He blamed his water-article plagiarism on his ghost writer, Rolly Fisher, but McInnis eventually took some measure of responsibility for it.

Last year, during his county-commissioner race, McInnis washed his hands of any wrong-doing for the plagiarism, telling the Grand Junction Sentinel he regretted admitting to any mistakes about the plagiarism.

“I’ve used ghost writers my whole career. I would have said I didn’t make the mistake. I wasn’t dishonest then and I’m not dishonest now.”

Barring any recalls for un-commissioner-like behavior, which may or may not include plagiarism, he’ll serve until 2019.

It’s the media’s fault! Or is it?

Saturday, November 8th, 2014

It’s easy to complain about journalism among friends. But what do you get out of it? Echoes.

Here’s a chance to talk back to the media directly. On Tuesday, a panel of top local journalists will discuss the highs and lows of media coverage of the 2014 election—and take questions from the audience.

The panel features Shaun Boyd, Political Specialist, CBS4, Peter Marcus, Denver Correspondent, Durango Herald, Chuck Plunkett, Politics Editor, The Denver Post, Nicholas Riccardi, Western Political Reporter, Associated Press, and Eli Stokols, Political Reporter, Fox 31 Denver.

Any question about local news coverage of the election is fair game. Why so few stories about Bob Beauprez’s wild birther ideas? Were John Hickenlooper’s gaffes underplayed? Did reporters allow senatorial candidate Cory Gardner to bury his Tea Party past? What about Benghazi, ISIS, and Obama?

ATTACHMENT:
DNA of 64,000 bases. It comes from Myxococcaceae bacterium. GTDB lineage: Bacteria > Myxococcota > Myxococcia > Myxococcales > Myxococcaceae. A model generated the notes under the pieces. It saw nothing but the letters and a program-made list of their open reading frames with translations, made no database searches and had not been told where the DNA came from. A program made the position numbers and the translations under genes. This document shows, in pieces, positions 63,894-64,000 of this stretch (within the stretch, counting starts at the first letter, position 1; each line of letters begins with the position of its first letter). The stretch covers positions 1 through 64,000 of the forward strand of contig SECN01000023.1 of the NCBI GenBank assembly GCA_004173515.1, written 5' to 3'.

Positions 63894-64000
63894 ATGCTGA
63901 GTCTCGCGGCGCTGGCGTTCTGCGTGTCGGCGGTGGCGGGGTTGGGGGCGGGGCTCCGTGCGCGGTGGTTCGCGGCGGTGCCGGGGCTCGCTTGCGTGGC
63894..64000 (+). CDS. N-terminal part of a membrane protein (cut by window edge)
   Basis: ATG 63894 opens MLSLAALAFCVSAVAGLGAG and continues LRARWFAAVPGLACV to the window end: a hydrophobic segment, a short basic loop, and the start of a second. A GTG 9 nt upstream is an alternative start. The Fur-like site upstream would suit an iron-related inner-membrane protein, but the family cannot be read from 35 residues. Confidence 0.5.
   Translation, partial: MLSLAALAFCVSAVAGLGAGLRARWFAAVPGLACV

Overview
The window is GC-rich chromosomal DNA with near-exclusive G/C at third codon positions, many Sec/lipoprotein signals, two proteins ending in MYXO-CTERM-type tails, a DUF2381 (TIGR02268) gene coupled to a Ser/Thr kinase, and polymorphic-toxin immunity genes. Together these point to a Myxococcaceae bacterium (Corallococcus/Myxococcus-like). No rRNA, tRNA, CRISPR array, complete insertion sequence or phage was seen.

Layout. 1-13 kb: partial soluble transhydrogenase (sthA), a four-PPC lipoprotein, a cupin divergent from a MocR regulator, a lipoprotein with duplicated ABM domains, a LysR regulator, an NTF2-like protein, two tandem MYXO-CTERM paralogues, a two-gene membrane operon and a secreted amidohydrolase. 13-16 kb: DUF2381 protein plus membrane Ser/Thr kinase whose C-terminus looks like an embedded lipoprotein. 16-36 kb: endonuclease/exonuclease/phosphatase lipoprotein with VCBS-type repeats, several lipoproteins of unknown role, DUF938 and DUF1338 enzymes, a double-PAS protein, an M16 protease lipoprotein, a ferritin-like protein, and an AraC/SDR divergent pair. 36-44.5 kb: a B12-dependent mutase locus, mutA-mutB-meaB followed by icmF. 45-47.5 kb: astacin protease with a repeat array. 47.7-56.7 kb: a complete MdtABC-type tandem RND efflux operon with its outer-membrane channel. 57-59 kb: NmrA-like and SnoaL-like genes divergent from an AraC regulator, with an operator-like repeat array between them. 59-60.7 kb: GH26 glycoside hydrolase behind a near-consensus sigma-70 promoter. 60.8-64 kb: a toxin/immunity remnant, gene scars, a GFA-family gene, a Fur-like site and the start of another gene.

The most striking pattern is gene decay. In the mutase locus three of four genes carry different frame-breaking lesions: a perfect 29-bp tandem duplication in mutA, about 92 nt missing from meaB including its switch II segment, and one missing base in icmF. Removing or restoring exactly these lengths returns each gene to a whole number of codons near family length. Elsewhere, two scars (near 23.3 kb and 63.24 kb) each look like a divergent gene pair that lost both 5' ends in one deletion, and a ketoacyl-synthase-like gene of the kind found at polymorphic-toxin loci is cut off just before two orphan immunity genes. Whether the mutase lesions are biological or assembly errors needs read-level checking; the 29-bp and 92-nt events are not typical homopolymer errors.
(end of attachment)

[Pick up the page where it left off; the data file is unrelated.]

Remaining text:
The panel will cover the spectrum of opinions in part because moderators come from the left and right on the political spectrum: Kelly Maher is director of the conservative Compass Colorado, and yours truly is a progressive blogger.

The event takes place Tuesday, Nov. 11, from 7:30-9 a.m. at 1380 Lawrence Street in the 2nd-floor Terrace Room.

It’s free, and even includes coffee and continental breakfast. Doors open at 7:30 a.m. and the discussion runs from 7:45 – 9 a.m. Please RSVP to tips @bigmedia.org. You can also email questions, if you don’t want to ask them yourself.

Paul Teske, Dean of University of Colorado Denver’s School of Public Affairs, will offer introductory remarks. The University of Colorado’s School of Public Affairs is sponsoring the event, along with BigMedia.org and Compass Colorado.

Reporters continue to object to Gardner’s apparent personhood lie

Wednesday, October 29th, 2014

The Denver Post’s Lynn Bartels wrote yesterday:

“Almost everyone but Congressman Gardner agrees that the federal bill is similar to state “personhood” measures that Coloradans overwhelmingly defeated and Gardner supported until just weeks after entering the Senate race in February.

More proof came the night before, when Gardner’s told 7News’ Marc Stewart  (at the 50-second mark here) that the federal personhood bill is an empty symbol, instead of the extreme anti-abortion bill that it is.

Stewart: But your name is still, though, on the personhood legislation, correct?

Gardner: Well, that’s just a statement that I support life.

Gardner’s apparent lie here completes a trifecta of false statements to Denver TV stations, including Fox 31, Channel 9, and now, Channel 7–in addition to all the other news outlets that have endured this falsehood and objected to it, rightfully, sometimes in the strongest possible terms.

 

Intensifying personhood debate should put media spotlight on Gardner, who stood with personhood when it was first launched